First lady says governor is sorry about remark he made about 1st District voters
Thursday, December 20th 2001, 12:00 am
By: News On 6
TULSA, Okla. (AP) _ First lady Cathy Keating said the governor is sorry about a remark he made about 1st Congressional District voters after his wife withdrew from the race for the Republican nomination.
``Anytime my husband is under fire or under attack, the darts always go through my heart first before they hit his,'' Mrs. Keating said Wednesday of her husband, Gov. Frank Keating. ``It is always harder on a spouse because you love somebody, and you see a different perspective than anybody else sees.''
The governor called 1st District voters ``very dumb'' for not choosing his wife over state Rep. John Sullivan, who led her 46 percent to 30 percent after the Dec. 11 GOP primary.
Sullivan and Mrs. Keating would have faced each other again in a runoff because Sullivan didn't get 50 percent of the vote. But Mrs. Keating, 51, withdrew from the race before Friday's 5 p.m. deadline.
Governor Keating said with Oklahoma's congressional delegation being pared down from six to five because the population grew slower than in other states from 1990 to 2000, the district needs ``people who will be instant celebrities, instant power centers.''
``I am just saying my hometown, to do this, was very dumb,'' Keating said. ``They did it and they will have to live with it.''
Mrs. Keating said the comment by her husband of nearly 30 years was a mistake.
``He hurt. He hurt for me . 5/8. 5/8. everybody should be so lucky to have somebody who loves them so much as I have with my husband, who is willing to say, `I still think she is the best even though you might not have voted for her'.''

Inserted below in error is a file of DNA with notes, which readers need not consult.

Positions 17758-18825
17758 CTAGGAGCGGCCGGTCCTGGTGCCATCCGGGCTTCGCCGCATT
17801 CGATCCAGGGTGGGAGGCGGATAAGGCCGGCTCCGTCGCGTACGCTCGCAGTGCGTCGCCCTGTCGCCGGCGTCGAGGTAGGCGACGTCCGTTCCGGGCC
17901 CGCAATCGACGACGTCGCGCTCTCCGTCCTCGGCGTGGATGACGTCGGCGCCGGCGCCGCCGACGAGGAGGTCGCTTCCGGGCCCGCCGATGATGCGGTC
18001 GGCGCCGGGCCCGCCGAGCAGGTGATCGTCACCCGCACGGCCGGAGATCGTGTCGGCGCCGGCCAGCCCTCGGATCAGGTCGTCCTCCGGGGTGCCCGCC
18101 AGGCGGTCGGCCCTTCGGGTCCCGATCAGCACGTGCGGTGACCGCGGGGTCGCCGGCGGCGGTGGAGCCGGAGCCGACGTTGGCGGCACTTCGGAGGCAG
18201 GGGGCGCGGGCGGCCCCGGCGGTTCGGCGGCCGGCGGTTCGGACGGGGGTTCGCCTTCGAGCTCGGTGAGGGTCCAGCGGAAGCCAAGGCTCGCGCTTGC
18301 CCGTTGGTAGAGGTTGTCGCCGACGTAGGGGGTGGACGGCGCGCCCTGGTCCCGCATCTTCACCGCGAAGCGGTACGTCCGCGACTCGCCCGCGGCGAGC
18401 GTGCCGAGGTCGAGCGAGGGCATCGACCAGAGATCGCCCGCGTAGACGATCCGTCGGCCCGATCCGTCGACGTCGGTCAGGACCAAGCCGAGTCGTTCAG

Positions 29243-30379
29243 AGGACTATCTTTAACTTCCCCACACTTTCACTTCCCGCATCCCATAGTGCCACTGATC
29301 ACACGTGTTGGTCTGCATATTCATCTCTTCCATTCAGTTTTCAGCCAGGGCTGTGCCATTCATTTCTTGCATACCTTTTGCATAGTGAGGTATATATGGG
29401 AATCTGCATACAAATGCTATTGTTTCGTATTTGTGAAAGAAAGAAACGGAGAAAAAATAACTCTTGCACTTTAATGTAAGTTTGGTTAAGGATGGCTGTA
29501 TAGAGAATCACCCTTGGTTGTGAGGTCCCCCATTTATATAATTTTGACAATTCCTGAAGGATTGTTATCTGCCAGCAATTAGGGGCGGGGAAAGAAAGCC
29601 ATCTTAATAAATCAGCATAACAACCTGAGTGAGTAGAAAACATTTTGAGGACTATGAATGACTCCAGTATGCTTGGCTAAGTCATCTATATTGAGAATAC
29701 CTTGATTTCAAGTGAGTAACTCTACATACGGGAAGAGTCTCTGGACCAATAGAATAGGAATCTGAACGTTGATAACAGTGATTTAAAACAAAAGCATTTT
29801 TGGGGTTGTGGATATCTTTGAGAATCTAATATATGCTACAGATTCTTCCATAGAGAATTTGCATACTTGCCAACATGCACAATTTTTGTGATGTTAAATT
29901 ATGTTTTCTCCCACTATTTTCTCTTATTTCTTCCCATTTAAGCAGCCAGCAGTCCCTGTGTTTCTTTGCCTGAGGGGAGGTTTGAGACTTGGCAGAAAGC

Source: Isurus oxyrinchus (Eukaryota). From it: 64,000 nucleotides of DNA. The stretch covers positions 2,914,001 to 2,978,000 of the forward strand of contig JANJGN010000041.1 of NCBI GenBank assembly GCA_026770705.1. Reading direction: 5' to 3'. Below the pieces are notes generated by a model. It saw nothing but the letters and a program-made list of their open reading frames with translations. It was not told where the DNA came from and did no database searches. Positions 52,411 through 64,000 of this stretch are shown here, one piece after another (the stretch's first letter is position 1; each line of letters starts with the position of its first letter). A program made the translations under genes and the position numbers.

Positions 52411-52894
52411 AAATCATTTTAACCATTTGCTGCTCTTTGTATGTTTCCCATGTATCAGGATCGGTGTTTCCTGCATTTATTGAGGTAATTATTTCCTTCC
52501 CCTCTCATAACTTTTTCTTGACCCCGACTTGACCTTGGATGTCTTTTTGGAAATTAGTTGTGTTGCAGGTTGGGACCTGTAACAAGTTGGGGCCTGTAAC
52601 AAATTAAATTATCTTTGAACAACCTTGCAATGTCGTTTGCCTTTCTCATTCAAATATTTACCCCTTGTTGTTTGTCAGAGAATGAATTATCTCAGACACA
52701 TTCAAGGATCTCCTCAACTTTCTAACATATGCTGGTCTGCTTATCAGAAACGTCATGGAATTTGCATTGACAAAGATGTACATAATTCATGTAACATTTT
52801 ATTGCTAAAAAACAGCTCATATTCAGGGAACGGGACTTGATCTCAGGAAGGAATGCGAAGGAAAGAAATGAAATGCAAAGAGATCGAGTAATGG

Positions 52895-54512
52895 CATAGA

Mrs. Keating said she withdrew because she would have had to negatively campaign against Sullivan.
``In order to close the gap . 5/8. 5/8. you have to go into the politics of personal destruction, and I am just not willing to do that. Never have been; never will be,'' she said. ``I have to live with myself in the end.''
Mrs. Keating also said she did not have the political machinery in place that Sullivan and state Sen. Scott Pruitt had from their House and Senate races. She said there was a perception that she would lead the primary because she had name recognition as first lady.
Polls put her as the frontrunner, and she raised more than $800,000 for the race. But Mrs. Keating said she always believed she was the underdog.
``I had never run for a political office before,'' she said.
Mrs. Keating said her campaign would abide by Federal Election Commission rules on what to do with the remaining contributions to her campaign.
In the meantime, she said she is trying to get her life back on a normal keel. There are piles of letters to answer and, of course, the holidays are here.
``I am just playing catch-up,'' she said. ``And I am trying to get Christmas all together for my family.''